In mathematics, one-dimensional arrays are also known as vectors. Some of you may still remember (riiight! ðŸ™‚ ) that multidimensional arrays are called matrices. In programming, we call multidimensional arrays any array with more than one dimension.

For instance, how would we represent the structure of a chess board programmatically? It has two dimensions: one of numbers (starting from one, ending with 8) and one of letters (from A to H), and we identify a cell by the two combined, like in a system of coordinates: H3, B6, etc.

The way we achieve this programatically is by declaring a two dimensional array, like this:

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int [,] twoDimensionalArray; |

If you want to represent a three dimensional system, like the coordinates of a 3D point (X, Y and Z axis) you can declare a three-dimensional array:

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int [,,] threeDimensionalArray; |

and so on. However, two dimensional arrays are rarely used, and more than two dimensions ever more rarely. However, in theory, you could declare an infinite number of dimensions.

We declare multidimensional array like so:

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int[,] intMatrix; float[,] floatMatrix; string[,,] strCube; |

and we can initialize them like this:

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int[,] intMatrix = new int[3, 4]; float[,] floatMatrix = new float[8, 2]; string[,,] stringCube = new string[5, 5, 5]; |

Because multidimensional arrays are hard to understand as a concept seen like that, so you can better imagine and visualize them by the following image:

The above image represents the visual representation of our intMatrix array, populated with some random elements. As you can see from our initialization, we declared * intMatrix *with two dimensions, one of 3 elements, one of 4. The image illustrates the same exact thing, keeping into account that multidimensional arrays, just like regular arrays, are

*based indexed.*

**0**Lastly, this is how we initialize our multidimensional arrays with some values:

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int[,] matrix = { {1, 2, 3, 4}, // row 0 values, with 4 cols {5, 6, 7, 8}, // row 1 values, with 4 cols }; // The matrix size is 2 x 4 (2 rows, 4 columns) |

And yes, it is a bit complicated. But don’t feel bad, even experienced programmers have problems conceptualizing more than three dimensional arrays ðŸ˜€

However, accessing or setting the value of specific locations of multidimensional arrays is a bit more simpler. Lets consider the following declaration:

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int[,] _matrix = { {1, 2, 3, 4}, {5, 6, 7, 8}, }; |

The array * _matrix *has a total of 8 elements, 2 rows with 4 columns each. So, its elements can be accessed like this:

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_matrix[0, 0] _matrix[0, 1] _matrix[0, 2] _matrix[0, 3] //first row _matrix[1, 0] _matrix[1, 1] _matrix[1, 2] _matrix[1, 3] //second row |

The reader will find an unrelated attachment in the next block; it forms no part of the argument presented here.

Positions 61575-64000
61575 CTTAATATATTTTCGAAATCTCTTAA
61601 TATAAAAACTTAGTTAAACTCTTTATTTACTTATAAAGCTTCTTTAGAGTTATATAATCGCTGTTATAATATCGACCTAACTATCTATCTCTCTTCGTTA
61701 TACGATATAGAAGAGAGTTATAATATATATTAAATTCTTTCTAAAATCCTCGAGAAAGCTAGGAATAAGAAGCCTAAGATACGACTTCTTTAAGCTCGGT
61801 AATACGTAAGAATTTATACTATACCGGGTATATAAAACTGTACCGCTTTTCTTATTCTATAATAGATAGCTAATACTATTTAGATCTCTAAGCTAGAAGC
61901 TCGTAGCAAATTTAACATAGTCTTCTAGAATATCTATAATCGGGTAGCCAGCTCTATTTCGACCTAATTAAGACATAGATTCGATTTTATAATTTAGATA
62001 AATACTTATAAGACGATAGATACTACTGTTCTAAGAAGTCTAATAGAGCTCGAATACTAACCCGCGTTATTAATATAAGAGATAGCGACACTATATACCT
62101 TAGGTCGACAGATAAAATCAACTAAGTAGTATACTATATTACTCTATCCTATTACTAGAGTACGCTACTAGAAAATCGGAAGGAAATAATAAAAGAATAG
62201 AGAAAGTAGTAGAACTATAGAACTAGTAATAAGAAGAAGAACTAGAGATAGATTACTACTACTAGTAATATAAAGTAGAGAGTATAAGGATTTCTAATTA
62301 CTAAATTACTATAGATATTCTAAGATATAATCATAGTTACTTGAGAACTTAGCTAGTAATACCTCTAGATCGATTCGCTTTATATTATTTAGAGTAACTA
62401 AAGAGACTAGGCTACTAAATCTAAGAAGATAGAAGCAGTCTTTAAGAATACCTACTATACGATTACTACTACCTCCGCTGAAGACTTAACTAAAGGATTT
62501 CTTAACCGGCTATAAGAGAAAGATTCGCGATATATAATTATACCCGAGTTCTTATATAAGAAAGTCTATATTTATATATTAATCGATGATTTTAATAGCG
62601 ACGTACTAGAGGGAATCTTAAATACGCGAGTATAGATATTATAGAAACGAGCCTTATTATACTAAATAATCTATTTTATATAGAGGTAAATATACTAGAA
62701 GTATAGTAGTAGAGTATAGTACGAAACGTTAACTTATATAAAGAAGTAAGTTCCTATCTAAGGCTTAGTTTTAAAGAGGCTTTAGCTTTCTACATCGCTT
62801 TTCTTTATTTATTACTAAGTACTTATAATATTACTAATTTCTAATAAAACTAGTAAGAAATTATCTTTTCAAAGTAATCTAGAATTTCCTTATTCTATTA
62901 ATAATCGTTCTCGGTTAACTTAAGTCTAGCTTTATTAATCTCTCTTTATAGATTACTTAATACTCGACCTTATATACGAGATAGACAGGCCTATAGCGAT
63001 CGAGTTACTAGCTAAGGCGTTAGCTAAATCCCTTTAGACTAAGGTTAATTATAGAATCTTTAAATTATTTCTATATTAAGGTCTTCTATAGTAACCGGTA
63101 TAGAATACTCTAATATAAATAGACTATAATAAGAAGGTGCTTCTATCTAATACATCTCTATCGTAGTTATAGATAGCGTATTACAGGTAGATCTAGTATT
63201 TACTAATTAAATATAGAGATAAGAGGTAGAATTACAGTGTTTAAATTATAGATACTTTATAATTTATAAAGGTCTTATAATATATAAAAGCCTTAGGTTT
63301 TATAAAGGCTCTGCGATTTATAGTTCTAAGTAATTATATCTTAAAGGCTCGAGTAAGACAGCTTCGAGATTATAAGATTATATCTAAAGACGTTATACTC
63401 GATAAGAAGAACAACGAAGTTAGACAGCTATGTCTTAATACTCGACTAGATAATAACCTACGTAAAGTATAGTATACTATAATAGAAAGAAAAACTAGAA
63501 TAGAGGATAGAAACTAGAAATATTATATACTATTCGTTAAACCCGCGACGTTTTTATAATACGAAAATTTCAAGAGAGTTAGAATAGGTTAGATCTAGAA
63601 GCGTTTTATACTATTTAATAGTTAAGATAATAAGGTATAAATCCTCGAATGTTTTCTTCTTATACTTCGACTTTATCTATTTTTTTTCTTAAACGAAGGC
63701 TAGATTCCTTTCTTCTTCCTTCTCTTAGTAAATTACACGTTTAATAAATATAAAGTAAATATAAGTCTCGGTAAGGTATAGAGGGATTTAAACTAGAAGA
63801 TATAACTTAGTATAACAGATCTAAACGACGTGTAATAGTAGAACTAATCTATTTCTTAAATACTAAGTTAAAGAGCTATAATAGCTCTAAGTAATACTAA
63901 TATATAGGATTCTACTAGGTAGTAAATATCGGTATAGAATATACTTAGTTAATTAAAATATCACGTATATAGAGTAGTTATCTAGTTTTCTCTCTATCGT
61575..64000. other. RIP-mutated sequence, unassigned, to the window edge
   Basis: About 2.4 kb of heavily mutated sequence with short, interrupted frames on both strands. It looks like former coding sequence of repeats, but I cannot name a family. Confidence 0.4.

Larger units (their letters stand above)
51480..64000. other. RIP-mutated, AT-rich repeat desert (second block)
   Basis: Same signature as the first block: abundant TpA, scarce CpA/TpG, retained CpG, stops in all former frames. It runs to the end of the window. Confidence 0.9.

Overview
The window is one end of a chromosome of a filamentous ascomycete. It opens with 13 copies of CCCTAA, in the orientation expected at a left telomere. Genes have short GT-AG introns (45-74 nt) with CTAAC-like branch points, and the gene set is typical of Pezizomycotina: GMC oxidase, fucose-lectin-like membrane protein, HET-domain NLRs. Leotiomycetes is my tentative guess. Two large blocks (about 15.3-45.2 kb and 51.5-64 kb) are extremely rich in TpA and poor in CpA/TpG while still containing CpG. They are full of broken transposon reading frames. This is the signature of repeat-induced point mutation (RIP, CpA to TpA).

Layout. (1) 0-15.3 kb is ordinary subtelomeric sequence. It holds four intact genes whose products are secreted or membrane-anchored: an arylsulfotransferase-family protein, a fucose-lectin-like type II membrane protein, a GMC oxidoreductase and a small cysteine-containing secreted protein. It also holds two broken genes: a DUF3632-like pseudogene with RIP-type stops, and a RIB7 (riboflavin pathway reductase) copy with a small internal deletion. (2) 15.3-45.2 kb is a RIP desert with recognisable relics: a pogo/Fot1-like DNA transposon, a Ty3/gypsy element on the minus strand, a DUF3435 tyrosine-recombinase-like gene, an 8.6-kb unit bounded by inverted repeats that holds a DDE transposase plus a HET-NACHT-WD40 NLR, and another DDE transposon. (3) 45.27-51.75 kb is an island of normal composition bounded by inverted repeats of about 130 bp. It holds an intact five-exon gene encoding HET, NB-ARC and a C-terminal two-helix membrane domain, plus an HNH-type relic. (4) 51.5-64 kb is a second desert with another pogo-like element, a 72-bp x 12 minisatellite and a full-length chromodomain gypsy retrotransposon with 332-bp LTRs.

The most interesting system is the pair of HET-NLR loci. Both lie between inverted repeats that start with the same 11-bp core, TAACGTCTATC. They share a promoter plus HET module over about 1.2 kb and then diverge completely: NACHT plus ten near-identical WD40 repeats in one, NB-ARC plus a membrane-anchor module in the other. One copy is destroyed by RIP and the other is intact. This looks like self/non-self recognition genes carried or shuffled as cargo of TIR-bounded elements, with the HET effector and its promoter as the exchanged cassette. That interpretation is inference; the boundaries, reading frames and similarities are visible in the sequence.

After a quick inspection of my example, you will probably figure out that two dimensional arrays can be accessed by

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_matrix[row, column] |

and similarly, any number of dimensions can be accessed with

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nDimensionalArray[index1, â€¦, indexN] |

Another concept you should be aware of is the length of multidimensional arrays. Of course, we cant access a * Length* property directly, like we used for a one-dimensional array, that is not possible. That is because each dimension has its own length, which can be retrieved this way:

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int[,] _matrix = { {1, 2, 3, 4}, {5, 6, 7, 8}, }; _matrix.GetLength(0); _matrix.GetLength(1); |

At a first sight, you’d think that * _matrix.GetLength(0)* would return the length of the first row, while

*the values of the second, and that would be a nasty trap! Actually,*

**_matrix.GetLength(1);***returns the length of our first dimension – the rows – which in our case is 2, while*

**_matrix.GetLength(0)***returns the length of our second dimension – the columns – which is 4!*

**_matrix.GetLength(1)**To conclude this lesson, this is how we display the elements of a matrix to the console:

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// Declare and initialize a matrix of size 2 x 4 int[,] _matrix = { {1, 2, 3, 4}, // row 0 values {5, 6, 7, 8}, // row 1 value }; // Print the matrix on the console for (int row = 0; row < _matrix.GetLength(0); row++) { for (int col = 0; col < _matrix.GetLength(1); col++) { Console.Write(_matrix[row, col]); } Console.WriteLine(); } |

First we declare and initialize an array. The array is two-dimensional, therefore we use a for-loop which will iterate through the rows, and a nested for loop which for each row will iterate through the columns. At each iteration we will print the current element using the appropriate method to access this element by using its two indices (row and column). Finally, if we execute this piece of code we will get the following result:

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Tags: arrays, multidimensional arrays